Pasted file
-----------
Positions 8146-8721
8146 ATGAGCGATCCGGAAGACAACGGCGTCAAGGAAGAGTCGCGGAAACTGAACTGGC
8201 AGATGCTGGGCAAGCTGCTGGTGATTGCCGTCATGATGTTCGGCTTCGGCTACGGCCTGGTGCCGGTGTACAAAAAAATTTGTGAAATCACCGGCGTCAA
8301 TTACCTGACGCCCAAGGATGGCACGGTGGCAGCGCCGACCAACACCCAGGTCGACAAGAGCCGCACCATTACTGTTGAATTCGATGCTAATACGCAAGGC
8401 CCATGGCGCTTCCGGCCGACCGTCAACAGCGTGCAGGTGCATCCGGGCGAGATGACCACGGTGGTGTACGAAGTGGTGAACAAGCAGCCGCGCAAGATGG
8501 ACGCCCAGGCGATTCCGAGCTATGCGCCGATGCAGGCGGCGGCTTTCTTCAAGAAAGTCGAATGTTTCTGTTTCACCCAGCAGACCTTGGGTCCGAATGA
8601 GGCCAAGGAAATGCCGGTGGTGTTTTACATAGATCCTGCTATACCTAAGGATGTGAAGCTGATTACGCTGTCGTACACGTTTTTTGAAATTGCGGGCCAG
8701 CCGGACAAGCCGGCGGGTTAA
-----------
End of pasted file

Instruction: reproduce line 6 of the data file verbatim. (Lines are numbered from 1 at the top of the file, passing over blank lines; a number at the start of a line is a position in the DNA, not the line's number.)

8501 ACGCCCAGGCGATTCCGAGCTATGCGCCGATGCAGGCGGCGGCTTTCTTCAAGAAAGTCGAATGTTTCTGTTTCACCCAGCAGACCTTGGGTCCGAATGA